Newton's theory is static, static, static. It took me a while of fiddling with Mathematica before I wrote that in functional concrete (phi[x[t], y[t], z[t]]). Time is a parameter, not an equal player. While the potential theory has global symmetry - adding a constant to phi will not change a thing - there is no obvious local gauge symmetry, some function that depends on x, y, and z. This has two consequences. With local gauge symmetry comes a conservation law. By picking an appropriate gauge, then one might find a wave equation that would say how fast the force travels.
I have spent most of the week playing with Mathematica notebooks, ping-ponging between the one for Newtonian gravity and this one for EM. The software has its limitations. It drives right on by point singularities which is too bad since that is where all the charge lives. There is always a way to do it right, if such a way can be found. Since I no longer pony up for the tech support contract, I often am at a loss for how to do simple things ("Please put the charge on that side of the equals sign, OK?"). We have a classic love/hate relationship.
Here again are the 11 steps for analyzing an action:
1. Define the action: matter, interactions, fields
2. The static form
3. The action under rotations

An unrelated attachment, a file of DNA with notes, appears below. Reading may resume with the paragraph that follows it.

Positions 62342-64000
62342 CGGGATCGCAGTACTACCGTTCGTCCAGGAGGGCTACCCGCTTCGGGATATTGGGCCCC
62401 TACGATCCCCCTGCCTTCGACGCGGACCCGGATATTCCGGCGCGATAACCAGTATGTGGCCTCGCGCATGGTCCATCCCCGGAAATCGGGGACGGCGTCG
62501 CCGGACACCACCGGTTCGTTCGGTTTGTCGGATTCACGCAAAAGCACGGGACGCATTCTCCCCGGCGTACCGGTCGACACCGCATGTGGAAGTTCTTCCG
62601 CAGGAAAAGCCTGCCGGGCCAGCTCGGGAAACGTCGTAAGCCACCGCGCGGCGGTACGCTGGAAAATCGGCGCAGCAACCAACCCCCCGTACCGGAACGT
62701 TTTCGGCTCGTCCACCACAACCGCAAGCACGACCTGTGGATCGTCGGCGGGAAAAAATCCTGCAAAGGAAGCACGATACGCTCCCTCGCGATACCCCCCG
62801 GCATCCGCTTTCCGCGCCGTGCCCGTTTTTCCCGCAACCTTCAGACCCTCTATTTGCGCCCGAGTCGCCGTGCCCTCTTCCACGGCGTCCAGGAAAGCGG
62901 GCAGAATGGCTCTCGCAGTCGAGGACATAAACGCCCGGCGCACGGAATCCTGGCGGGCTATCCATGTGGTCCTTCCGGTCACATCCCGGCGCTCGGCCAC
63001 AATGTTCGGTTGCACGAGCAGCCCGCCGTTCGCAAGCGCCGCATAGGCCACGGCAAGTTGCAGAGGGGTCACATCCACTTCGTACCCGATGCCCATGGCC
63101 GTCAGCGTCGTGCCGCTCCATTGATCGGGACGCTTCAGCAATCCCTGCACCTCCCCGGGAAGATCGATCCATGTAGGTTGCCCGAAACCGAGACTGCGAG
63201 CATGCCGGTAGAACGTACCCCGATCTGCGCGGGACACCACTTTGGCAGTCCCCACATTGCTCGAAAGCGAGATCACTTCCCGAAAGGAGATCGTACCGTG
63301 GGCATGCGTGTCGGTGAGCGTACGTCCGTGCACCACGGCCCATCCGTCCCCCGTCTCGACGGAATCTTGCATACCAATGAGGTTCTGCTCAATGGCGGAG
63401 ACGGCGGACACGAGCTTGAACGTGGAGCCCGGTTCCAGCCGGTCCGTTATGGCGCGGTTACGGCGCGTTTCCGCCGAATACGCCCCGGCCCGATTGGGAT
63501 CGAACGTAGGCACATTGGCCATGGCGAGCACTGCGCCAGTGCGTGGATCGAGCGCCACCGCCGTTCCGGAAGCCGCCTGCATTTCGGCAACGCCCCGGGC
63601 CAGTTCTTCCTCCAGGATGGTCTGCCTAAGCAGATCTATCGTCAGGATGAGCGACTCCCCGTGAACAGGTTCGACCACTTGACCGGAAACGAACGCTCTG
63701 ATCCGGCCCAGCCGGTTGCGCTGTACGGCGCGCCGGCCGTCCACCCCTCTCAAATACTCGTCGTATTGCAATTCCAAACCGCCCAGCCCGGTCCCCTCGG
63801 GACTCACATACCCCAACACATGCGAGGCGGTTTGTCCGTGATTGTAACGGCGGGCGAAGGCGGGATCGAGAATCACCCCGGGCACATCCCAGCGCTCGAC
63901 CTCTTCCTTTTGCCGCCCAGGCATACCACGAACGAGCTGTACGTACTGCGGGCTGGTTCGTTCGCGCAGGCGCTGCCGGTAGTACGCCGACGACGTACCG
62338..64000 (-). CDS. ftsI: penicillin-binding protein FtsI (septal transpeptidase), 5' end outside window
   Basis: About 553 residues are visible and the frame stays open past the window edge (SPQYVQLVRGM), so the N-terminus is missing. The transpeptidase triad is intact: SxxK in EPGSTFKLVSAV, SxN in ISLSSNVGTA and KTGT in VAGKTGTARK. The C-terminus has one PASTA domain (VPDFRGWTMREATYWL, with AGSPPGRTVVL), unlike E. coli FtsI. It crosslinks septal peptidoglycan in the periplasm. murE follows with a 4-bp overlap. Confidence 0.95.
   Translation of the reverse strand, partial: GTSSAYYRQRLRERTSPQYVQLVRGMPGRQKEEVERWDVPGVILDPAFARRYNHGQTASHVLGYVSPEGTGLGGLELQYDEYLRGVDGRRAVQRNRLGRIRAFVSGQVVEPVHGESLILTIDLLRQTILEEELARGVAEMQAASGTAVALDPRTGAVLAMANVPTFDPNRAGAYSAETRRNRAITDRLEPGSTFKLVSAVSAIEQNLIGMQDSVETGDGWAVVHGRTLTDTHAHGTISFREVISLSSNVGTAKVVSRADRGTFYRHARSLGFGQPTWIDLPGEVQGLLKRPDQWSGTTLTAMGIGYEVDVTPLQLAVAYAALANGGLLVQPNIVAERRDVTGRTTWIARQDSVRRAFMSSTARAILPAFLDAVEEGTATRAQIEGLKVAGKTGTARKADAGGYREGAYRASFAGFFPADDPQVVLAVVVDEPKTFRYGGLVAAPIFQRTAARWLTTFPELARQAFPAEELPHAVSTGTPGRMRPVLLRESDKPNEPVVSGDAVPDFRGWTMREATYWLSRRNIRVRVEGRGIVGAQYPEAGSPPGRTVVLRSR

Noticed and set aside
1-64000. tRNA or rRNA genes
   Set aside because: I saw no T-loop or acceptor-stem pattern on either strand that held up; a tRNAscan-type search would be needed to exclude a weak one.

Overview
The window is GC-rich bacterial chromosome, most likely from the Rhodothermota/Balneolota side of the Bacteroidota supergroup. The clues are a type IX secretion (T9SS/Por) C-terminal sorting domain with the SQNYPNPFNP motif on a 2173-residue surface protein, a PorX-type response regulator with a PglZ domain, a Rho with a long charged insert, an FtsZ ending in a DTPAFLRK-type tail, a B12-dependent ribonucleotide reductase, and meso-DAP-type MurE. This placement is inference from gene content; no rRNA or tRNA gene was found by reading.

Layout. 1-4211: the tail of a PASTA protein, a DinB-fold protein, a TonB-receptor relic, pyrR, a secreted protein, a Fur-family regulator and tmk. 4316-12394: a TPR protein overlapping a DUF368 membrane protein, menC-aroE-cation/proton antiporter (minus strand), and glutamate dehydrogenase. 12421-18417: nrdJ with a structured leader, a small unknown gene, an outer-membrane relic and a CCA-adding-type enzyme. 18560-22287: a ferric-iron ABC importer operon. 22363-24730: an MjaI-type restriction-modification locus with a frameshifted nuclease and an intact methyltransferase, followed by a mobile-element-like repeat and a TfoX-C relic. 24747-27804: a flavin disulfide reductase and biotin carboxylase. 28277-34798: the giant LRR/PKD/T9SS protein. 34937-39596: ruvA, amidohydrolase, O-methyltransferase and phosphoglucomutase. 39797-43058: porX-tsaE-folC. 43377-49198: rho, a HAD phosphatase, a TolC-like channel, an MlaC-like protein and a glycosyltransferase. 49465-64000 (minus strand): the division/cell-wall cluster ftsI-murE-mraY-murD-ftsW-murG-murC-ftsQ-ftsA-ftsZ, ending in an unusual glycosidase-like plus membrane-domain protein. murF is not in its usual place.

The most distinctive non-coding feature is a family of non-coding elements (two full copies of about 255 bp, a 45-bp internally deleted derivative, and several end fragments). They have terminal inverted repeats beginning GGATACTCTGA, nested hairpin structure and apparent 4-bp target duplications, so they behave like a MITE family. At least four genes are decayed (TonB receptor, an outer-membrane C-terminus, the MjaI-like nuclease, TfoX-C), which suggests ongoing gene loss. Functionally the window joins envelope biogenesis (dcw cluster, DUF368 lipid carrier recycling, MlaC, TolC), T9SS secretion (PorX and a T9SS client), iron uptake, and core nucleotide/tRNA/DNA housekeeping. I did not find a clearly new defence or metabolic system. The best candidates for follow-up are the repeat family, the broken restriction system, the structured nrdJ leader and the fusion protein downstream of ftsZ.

4. The action under boosts
5. Gauge transformations of fields
6. Derive the force equations
7. Derive the field equations
8. Solutions to the field equations
9. Solutions to the force equations
10. The experimental data
EM will have something graceful to say about all of these topics, although I may not be the best spokesperson.
EM 1: Define the action: matter, interactions, fields
Note: quaternion products will be used throughout.
[correction: worked on the brackets]
A fun detail in the switch from the Newtonian G action to EM was the change in how I wrote phi:
Should I think of the parameter as time in the Newtonian action but as the invariant interval for EM? I suspect that since it is a parameter, this was a flight of fancy, which I am prone to do.
Mathematica also insisted that I write the current coupling twice. The reason is that the force uses position and velocity, while the field equations use the potential and their derivatives. Compare the first term:
If I was really clever with Mathematica, I might be able to do this, but it is not worth the effort. Yet it may also be an important detail: vary one pair of variables to get the force equations, another to get the field equations.
EM 2. The static form
The way this was implemented was to keep the first term, nothing else. The static actions of Newton and EM look darn similar, as Henry noted long ago in comments:
Static Newton action:
[corrections: the dt's were not there in the initial draft]
Static EM action:
The only difference is the sign on the field equations. The force equations are necessarily the same for a static field:
Static force, Newton or EM:
One cannot tell if like charges attract or repel, it all depends on phi. What phi can be is determined by the field equations:
Static Newton field equation:
Static EM field equation:
Now what is phi? Oops, this is where physics gets physical. The simplest case is a point charge. Here are two positive energy potential energy solutions:
Static Newton field equation solution:
Static EM field equation solution:
Plug these solutions back into the force equations:
Static force, Newton:
Static force, EM: